Long time readers know how much I hated the latest Superman movie (and the one before that — Kevin Spacey as Lex Luther is almost as awful as Samuel Jackson in a Star Wars movie). Those same readers may also remember me railing against the last Batman movie.
Crap such as Pacific Rim and those Transformers movies are just off-the-charts unadulterated mindless idiocy for blank minds. If you actually liked any of those you’d best never ever tell me.
All that energy and motion and color and sound on the screen… and yet they somehow manage to be boring. It’s the same mindless explosions, lava battles, crashing vehicles, destroyed buildings and 100,000-round gun battles over and over (and over and over).
It’s not that shallow eye-candy movies are any great offense against the storytelling gods — they aren’t. It’s just that they are junk food.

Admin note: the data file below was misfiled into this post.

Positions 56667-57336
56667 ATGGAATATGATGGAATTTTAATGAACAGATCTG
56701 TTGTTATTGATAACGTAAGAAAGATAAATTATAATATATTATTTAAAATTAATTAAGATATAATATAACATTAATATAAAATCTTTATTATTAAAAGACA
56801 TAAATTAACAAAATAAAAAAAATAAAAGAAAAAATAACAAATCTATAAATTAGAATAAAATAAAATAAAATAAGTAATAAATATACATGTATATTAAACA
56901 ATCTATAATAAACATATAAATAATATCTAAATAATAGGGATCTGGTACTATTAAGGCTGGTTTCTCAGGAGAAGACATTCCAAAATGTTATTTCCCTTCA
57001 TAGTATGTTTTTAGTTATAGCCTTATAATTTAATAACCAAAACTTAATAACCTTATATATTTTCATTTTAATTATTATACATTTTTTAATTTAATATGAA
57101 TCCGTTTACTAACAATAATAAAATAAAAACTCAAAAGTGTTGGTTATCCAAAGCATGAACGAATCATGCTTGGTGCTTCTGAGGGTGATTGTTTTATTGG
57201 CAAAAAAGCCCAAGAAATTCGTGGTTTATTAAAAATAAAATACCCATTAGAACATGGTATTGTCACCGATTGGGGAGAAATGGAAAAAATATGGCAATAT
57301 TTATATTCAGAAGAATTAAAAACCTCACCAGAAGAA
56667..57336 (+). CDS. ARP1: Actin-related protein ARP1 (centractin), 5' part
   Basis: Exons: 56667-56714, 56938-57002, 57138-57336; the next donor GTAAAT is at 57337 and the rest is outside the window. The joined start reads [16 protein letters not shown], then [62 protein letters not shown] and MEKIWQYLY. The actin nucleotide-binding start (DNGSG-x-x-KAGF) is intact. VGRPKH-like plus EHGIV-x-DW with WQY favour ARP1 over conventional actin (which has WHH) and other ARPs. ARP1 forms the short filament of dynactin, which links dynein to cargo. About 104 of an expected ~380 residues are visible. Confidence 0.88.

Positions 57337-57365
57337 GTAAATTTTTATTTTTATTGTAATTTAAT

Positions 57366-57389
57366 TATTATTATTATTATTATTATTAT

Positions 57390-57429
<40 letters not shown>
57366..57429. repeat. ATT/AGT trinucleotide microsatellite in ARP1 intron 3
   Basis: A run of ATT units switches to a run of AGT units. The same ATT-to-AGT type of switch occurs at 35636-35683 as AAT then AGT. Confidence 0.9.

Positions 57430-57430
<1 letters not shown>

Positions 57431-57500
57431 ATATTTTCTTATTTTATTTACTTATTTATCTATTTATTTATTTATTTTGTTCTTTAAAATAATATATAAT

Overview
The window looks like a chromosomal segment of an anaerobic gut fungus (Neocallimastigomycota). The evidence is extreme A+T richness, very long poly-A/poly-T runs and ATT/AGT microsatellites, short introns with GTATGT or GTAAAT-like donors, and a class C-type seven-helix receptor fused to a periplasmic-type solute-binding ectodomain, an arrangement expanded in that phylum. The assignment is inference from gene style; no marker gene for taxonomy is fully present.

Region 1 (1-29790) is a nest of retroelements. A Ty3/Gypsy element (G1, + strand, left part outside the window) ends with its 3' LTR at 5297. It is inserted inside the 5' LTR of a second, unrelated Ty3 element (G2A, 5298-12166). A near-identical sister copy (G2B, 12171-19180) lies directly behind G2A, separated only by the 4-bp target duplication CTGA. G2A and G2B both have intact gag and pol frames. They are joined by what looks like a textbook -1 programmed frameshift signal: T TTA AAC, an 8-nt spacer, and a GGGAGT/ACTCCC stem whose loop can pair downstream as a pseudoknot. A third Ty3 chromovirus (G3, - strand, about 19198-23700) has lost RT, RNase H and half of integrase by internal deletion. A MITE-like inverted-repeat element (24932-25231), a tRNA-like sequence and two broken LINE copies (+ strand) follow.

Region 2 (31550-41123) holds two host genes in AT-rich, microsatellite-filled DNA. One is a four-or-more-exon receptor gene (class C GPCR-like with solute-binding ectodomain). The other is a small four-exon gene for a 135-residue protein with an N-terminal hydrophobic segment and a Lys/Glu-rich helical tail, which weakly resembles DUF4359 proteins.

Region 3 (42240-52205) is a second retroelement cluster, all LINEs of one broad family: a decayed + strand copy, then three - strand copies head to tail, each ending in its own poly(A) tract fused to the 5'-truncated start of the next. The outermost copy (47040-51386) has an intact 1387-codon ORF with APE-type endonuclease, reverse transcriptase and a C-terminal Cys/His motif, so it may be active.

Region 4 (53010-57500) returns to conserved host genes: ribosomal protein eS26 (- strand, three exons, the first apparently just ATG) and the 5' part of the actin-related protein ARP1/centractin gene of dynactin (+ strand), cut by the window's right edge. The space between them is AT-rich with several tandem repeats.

The trick is not making a steady diet of empty crap. So long as your meals usually have some substance, no harm will come from an occasional indulgence.
One of the outlier movies I want to tell you about gave me a great quote:
“Do not pass the oasis without stopping to drink.”
That’s a nice metaphor.
Life can be a desert (without dessert), but with any luck you will encounter the occasional oasis. Always stop to enjoy the cool shade and sweet water.
And on that note, let’s get to three interesting meals, three small oases in a desert of content-parched films, a sexy, tasty triple dessert.
First up, The Sessions (2012), which is based on an article by Mark O’Brien, a poet-journalist paralyzed by polio (he died in 1999). The article tells the story of his hiring a sex surrogate so that he could lose his virginity. The film garnered some press due to star Helen Hunt‘s full frontal nudity.